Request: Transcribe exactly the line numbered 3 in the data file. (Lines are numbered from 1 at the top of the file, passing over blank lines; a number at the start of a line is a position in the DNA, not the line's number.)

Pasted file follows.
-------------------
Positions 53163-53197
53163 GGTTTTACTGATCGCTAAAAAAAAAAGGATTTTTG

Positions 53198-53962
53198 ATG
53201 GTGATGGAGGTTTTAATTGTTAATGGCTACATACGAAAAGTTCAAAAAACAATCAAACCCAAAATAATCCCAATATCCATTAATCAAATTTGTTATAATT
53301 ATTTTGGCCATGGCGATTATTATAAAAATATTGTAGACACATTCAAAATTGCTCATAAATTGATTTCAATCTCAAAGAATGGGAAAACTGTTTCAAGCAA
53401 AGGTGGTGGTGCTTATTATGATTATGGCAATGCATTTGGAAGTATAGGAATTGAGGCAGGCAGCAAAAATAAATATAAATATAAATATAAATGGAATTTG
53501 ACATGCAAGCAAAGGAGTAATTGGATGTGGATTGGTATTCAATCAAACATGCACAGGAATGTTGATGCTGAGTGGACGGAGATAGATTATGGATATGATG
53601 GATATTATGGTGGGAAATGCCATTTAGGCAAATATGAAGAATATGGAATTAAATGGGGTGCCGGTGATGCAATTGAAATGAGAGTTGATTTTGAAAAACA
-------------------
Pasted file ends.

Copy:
Positions 53198-53962